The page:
Whilst a large number of consumers throughout Africa may still be without any access to formal banking products, they do have a phone which empowers them to transact. For millions who have never had a brick and mortar bank account, leapfrogging legacy banking to digital first banking services is an easy transition. And, it’s a transition that has been further accelerated in the age of COVID-19.

This dynamic makes it even more important for institutions in the financial payment space to adopt ‘Digital First’ platforms. The Mastercard Digital First program provides a complete digital experience in the world of payment methods. Digital First provides the customer with a 100% digital product: no paperwork, branch visits or snail mail. Customers can open a bank account immediately by uploading identification, apply for a card, activate the card and use it for all of their payment needs from their mobile devices. A physical visit to a branch then becomes an optional extra.

With the Mastercard Digital First program, banks can develop a state of the art, fully digital product that makes payments and banking instantly available to consumers. This means being able to instantly issue a card and enforce card controls in real time. Customers can access all banking features and benefits through the mobile banking app with support delivered via chat – secure, seamless, fast and efficient.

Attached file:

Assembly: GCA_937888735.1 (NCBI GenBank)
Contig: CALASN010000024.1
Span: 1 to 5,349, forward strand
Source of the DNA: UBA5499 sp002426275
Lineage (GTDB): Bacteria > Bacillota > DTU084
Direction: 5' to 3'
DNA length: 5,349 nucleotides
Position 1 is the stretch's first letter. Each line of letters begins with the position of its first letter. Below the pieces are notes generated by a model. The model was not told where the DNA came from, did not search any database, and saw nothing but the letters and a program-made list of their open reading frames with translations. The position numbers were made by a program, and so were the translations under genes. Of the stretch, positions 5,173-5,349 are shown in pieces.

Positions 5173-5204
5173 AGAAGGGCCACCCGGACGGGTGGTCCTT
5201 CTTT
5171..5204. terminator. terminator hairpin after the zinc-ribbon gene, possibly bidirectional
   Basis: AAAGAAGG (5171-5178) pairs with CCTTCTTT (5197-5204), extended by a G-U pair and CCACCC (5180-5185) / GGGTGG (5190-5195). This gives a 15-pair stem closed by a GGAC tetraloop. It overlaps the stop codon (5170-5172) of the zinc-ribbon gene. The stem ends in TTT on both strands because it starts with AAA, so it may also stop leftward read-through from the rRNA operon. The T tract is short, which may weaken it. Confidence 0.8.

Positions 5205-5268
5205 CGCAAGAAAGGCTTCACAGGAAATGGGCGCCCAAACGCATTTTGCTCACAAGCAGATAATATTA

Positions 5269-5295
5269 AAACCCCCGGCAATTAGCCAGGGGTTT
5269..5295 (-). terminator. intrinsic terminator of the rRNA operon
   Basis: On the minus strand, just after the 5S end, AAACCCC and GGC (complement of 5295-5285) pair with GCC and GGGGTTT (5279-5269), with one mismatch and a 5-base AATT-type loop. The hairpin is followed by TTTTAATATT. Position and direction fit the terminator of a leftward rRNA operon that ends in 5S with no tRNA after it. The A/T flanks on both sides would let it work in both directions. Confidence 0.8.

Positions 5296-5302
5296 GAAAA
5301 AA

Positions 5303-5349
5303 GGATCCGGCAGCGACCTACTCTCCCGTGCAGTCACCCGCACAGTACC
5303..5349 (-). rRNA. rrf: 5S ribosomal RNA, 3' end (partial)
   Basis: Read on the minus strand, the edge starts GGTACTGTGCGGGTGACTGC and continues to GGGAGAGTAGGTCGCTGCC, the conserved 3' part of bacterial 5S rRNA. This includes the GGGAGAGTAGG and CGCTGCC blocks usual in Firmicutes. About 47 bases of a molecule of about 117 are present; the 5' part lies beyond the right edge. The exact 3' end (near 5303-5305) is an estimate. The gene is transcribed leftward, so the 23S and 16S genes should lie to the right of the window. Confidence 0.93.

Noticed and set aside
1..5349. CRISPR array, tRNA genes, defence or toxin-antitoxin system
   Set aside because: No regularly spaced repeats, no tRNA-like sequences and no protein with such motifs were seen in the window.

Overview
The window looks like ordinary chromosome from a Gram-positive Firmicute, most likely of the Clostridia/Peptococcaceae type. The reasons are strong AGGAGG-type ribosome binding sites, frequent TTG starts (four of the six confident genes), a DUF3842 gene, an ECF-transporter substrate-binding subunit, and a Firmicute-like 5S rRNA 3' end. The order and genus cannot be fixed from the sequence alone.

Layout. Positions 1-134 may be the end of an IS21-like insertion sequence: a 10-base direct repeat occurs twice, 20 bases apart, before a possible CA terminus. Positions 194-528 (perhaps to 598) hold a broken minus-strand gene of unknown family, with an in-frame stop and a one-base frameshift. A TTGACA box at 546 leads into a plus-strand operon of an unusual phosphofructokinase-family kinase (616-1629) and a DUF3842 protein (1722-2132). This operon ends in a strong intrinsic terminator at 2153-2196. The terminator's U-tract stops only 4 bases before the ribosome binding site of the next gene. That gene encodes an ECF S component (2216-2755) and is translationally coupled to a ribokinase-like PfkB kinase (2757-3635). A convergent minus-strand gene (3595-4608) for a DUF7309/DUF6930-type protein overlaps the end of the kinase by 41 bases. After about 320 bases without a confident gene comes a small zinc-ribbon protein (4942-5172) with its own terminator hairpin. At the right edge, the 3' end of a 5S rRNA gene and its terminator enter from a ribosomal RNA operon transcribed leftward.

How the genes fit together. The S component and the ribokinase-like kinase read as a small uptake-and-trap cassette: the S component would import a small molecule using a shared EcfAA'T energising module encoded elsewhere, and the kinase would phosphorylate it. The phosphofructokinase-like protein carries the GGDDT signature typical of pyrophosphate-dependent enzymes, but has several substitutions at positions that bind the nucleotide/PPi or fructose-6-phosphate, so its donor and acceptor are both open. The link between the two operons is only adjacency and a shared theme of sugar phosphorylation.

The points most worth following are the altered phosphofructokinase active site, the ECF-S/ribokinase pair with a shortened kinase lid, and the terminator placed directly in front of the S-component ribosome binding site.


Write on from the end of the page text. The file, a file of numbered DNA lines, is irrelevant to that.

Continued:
Though the financial sector is already digitally transforming, there are still some barriers to progress, which include a preference for cash in some segment populations (e.g. rural areas) where there is limited infrastructure. It is important to note that access to the internet and data (still very expensive in many parts of Africa) is a critical enabler for adoption of digital financial services. Digital inclusion is, therefore, a prerequisite for financial inclusion.

At Mastercard we are addressing this challenge through our partnerships with Samsung, Airtel and Asante to put digital devices in the hands of more people who can pay for them with small, manageable instalments while also building a credit history.

For Fintechs to continue to drive the digital transformation, they need a number of important enablers: funding, technology that can drive innovation, harmonised regulatory environment, a supportive ecosystem, and talent. These form the basis for a healthy and enabling innovation ecosystem, which fintechs need if they are to accelerate financial inclusion and drive economic growth across multiple sectors of the Nigerian economy.

So what other services can be developed leveraging the convergence of digital and financial services? The options are endless but the key is to understand user needs and behaviors through research, in-market assessment and cash journey mapping. Once we know the “why” and “what” of the consumer pain points, we can identify the solutions, consider the partners with the required expertise, and activate the innovation.

It is this convergence-led innovation and collaboration that will contribute to achieving Nigeria’s financial inclusion goals, connecting millions of people that are still excluded from the formal economy into a vibrant and thriving digital economy in Africa.